A Google self-driving car sideswiped a bus last month, the first blemish on the otherwise spotless driving record of the company's vehicles.
Google's 53 vehicles have driven more than 2.25 million kilometres autonomously and been in 17 crashes, but never been at fault before. The crash took place on February 14, about five kilometres from Google's headquarters in Mountain View, California.
Google's car was attempting to make a right-hand turn on red, and moved to the right side of a wide lane to pass traffic stopped at the light. But as Google's car neared the intersection, its path was blocked by sandbags around a storm drain, according to a report Google filed with the California DMV.
Google's car tried to go around the sandbags by cutting into the line of vehicles on the left side of the lane. Instead, it struck a metal piece connecting the two halves of an accordion-style bus, according to a Valley Transportation Authority spokeswoman. According to Google, its car Google was going less than two miles (3.2 kilometres) per hour and the bus was moving at fifteen miles (24.1 kilometres) per hour. Both parties said there were no injuries and described the crash as minor.
The 15 passengers on the bus were transferred to another bus following the accident.
Google characterised the crash as a misunderstanding and a learning experience, saying its cars will learn that large vehicles are less likely to yield than other types of vehicles.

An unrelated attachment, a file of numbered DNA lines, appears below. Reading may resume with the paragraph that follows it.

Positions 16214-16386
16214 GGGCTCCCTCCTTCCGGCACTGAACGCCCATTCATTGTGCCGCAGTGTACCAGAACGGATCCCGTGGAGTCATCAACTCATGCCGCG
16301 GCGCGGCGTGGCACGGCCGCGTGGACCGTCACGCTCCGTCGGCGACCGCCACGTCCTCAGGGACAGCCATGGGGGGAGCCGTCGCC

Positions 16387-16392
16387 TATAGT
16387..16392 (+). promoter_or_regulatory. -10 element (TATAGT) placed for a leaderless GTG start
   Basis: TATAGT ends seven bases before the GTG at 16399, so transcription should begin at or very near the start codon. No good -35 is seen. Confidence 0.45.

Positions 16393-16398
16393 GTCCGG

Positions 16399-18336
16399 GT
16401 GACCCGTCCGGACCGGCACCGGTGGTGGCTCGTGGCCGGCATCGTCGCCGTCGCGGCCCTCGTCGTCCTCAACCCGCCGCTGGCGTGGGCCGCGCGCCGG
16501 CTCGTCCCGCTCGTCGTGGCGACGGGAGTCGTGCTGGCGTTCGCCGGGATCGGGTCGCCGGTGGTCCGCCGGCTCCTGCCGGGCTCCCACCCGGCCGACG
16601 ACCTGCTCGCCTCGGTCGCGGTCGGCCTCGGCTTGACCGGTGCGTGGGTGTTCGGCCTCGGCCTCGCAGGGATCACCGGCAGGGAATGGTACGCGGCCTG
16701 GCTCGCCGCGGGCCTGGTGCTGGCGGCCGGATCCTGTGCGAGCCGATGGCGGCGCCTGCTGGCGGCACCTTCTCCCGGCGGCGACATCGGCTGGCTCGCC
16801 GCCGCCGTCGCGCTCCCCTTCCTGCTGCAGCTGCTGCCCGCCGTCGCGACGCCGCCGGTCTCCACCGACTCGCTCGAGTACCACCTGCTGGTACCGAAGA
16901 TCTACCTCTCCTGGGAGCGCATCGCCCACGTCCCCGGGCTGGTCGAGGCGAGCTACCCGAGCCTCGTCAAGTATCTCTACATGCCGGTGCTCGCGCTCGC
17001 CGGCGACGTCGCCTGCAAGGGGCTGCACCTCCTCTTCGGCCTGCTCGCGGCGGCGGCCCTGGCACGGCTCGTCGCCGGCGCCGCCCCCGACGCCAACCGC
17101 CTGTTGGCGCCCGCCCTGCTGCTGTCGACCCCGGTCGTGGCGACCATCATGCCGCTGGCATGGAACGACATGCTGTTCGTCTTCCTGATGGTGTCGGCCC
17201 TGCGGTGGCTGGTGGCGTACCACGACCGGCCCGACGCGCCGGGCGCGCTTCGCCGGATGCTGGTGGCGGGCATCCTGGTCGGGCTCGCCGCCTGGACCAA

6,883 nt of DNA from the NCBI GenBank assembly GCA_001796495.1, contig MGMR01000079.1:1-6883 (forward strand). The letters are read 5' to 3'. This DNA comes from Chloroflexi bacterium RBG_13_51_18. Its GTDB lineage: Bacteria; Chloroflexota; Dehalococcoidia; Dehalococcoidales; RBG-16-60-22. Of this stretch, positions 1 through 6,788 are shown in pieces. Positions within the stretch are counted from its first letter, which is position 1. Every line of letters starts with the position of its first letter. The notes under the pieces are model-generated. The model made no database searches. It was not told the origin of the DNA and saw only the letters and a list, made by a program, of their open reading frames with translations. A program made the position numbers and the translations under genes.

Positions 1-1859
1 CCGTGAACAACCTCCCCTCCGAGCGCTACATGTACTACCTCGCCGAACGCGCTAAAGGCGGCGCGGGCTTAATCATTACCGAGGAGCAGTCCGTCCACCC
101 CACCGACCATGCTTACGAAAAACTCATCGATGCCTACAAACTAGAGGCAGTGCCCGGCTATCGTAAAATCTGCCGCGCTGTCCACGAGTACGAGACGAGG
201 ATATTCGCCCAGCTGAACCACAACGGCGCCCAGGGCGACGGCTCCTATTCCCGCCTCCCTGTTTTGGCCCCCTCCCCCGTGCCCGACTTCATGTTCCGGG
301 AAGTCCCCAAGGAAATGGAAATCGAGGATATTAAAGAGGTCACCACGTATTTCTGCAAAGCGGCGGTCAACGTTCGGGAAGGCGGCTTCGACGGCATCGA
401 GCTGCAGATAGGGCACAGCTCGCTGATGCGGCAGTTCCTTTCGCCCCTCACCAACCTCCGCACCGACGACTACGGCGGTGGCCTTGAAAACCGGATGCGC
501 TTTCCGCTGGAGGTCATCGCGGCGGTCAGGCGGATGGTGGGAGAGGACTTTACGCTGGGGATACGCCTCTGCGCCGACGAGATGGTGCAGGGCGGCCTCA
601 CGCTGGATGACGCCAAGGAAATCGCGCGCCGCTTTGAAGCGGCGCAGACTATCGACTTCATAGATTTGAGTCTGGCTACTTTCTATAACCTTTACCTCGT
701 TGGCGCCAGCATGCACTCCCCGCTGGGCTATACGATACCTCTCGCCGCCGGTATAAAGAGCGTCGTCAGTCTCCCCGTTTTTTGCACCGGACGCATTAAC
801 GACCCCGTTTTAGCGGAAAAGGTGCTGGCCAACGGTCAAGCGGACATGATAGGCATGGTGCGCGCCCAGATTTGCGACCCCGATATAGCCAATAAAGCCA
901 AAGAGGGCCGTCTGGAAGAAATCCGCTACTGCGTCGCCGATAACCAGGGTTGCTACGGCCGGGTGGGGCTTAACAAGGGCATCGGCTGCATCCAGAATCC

"We hope to handle situations like this more gracefully in the future," Google said in a monthly report. "We clearly bear some responsibility, because if our car hadn't moved there wouldn't have been a collision."
The accident highlights the imperfections of the current self-driving technology, which is widely seen as a promising solution to the thousands of lives lost each year on roadways. While many in the tech and auto industry have circled 2020 as a roll-out date for self-driving vehicles, others have warned that it will likely take longer.
Google's self-driving cars have two employees present, and they are trained to intervene to prevent crashes. Earlier this year, Google revealed that 13 times over a 14-month span, its drivers had to intervene to prevent crashes.
In the February 14 crash, Google said its test driver thought the bus would slow or stop so the Google car could go ahead of it.
The Washington Post